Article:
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Weill Cornell To Test AdhereTech's Wireless Pill Bottle, Thanks to NYC Grant

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While significant advances have been made in HIV treatment, experts say one of the obstacles still facing many HIV-positive patients is adherence to a daily regimen of medication.

That may soon change. A new smart pill bottle slated for clinical study at Weill Cornell Medical College this fall has the promise to significantly dismantle — perhaps even tear down — that health care barrier.

Weill Cornell and start-up biotech company AdhereTech have won a $100,000 grant from New York City Economic Development Corporation and the Bloomberg Administration to test whether AdhereTech's patented smart pill bottle improves drug adherence in HIV-positive patients. Weill Cornell and AdhereTech are one of 10 partnerships to win an inaugural PILOT Health Tech NYC grant.

"I think it's great," said Dr. Roy M. Gulick, chief of the Division of Infectious Disease and professor of medicine at Weill Cornell Medical College, who will co-lead the clinical trial. "It's a novel project that gives us direct access to a new start-up company with a really cool idea. Now we will see if this can really work and make a difference for our patients."

Dr. Roy M. Gulick

AdhereTech's patented high-tech bottle prototype, based on technology from the University of Alabama-Huntsville, contains sensors that measure how many pills were taken and at what time, and how many doses of the medication are left in the bottle. The data is wirelessly transmitted to the cloud, where patients have access to all their personal information. Automatic phone calls, texts, emails — as well as blinking lights and chimes on the bottle itself — notify patients if they took the wrong dose — or forgot to take it at all.

"Our product is designed for patients who have diseases that must be managed correctly — HIV, diabetes, cancer, transplants, hepatitis C, and the like," said AdhereTech CEO Josh Stein. "Now we have a chance to test our solution with Dr. Gulick and his team, which is such an incredible opportunity."

The 12-week randomized trial will follow 70 HIV-positive patients, currently receiving treatment at Weill Cornell, who are taking medication but have demonstrated sub-optimal adherence. While everyone will receive adherence counseling, half will also use the new AdhereTech bottle.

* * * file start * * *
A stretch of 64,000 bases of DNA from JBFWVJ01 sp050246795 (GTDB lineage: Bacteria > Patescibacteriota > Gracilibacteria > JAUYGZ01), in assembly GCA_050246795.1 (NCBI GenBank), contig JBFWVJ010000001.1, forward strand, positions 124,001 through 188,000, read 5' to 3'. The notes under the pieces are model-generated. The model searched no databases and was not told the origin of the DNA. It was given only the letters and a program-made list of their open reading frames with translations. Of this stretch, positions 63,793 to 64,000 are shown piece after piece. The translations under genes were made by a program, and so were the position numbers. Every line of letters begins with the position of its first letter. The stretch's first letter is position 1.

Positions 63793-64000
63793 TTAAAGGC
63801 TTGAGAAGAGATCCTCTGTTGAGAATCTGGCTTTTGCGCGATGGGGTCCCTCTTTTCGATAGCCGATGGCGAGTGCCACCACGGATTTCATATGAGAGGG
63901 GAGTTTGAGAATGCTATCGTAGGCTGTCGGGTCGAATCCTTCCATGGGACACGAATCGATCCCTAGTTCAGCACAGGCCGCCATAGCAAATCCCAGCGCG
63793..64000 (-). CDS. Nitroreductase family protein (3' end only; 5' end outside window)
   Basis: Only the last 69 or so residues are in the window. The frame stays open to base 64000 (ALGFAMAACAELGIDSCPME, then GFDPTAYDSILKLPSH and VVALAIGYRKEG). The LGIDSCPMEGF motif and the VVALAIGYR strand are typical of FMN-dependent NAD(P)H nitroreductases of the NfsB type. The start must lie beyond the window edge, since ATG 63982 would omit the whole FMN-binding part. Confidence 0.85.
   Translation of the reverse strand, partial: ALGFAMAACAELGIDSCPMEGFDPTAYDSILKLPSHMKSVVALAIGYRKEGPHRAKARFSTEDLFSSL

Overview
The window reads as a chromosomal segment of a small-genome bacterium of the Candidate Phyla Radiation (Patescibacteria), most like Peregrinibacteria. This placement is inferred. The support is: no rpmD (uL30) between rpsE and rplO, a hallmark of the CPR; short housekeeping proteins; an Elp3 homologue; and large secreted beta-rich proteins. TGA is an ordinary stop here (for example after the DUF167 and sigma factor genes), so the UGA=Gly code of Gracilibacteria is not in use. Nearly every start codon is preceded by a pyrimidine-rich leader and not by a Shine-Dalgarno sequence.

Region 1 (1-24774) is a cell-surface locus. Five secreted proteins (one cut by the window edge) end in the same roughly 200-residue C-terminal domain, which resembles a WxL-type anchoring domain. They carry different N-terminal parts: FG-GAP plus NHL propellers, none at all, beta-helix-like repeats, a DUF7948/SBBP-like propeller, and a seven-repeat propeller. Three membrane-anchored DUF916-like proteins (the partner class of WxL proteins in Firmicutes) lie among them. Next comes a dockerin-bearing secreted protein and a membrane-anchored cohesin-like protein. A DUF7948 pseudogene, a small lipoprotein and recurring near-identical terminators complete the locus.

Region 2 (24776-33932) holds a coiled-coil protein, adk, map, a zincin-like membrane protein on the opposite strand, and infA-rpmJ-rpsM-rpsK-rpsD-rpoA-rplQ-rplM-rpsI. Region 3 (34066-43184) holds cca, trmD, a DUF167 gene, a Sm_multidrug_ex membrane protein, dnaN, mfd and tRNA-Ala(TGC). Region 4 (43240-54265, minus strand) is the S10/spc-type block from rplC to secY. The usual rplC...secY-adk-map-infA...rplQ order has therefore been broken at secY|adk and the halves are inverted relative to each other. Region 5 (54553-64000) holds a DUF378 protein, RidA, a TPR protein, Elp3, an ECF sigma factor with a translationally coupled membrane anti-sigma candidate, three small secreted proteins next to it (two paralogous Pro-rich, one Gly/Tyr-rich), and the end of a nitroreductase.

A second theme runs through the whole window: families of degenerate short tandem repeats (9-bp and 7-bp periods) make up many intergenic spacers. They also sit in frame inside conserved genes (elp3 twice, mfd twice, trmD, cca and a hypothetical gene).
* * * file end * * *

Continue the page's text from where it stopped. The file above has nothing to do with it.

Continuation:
"Our hypothesis is that this AdhereTech bottle will significantly improve adherence," Dr. Gulick said.

From Idea to Prototype

As the son of both a doctor and occupational therapist, Stein, a recent graduate from the Wharton School of the University of Pennsylvania, had always been immersed in health care. In 2009, while brainstorming ideas for start-ups, his parents opened up his eyes to the problem of medication non-adherence: a shockingly large number of patients do not take their medication, and they simply remain sick.

"I thought, 'Wouldn't it be neat if we could put a little alarm clock device on the top of the cap of pill bottles, and it would beep when you should take your pills,'" he recalled.

He began researching what other technology was out there and discovered that all existing devices were flawed. They were inaccurate, hard to use and required significant behavior changes for the patient.

That's when he decided that there was a need for a better, more user-friendly device. He negotiated an exclusive license to a patent that was issued to the University of Alabama-Huntsville in 2011, developed a prototype, and recruited two engineers as cofounders. By the next year, the triumvirate completed a health incubator program and launched AdhereTech.

Matchmaking Health Care Industry with Biotech

With the New York City health care ecosystem bustling, city officials and leading health care organizations joined forces this year in launching the inaugural PILOT Health Tech NYC grant program. The intent was to spark partnerships between early-stage health care tech companies with key health care organizations in New York City and fund 10 innovative pilot projects that would address key issues in the health care industry.

AdhereTech had tossed its name into the hat and was looking for a partner.

Dr. Caren Heller, associate dean for intercampus and industry initiatives at Weill Cornell, had heard about the program and AdhereTech, and shared the idea with Dr. Gulick, she said.

"I thought it was a good thing for Weill Cornell to get involved in this novel and promising patient-oriented technology," she said. "I think that physicians can help make sure that information technology tools are really appropriately designed so that they are helpful to patients, physicians and the health care system."

After some initial meetings in March, Dr. Gulick and Stein both knew it would be a natural partnership. PILOT Health Tech agreed.

"It's a dream come true for us," Stein said. "It's the perfect trial for us. We could never have imagined working with Dr. Gulick, who's world-renowned. We were honored when he was willing to apply for this program with us. That, in it of itself, was an enormous victory."

"I think it's very exciting," Dr. Heller added. "It puts us on the forefront of this new kind of technology, and illustrates to people that we are dedicated to exploring new technology and partnerships."

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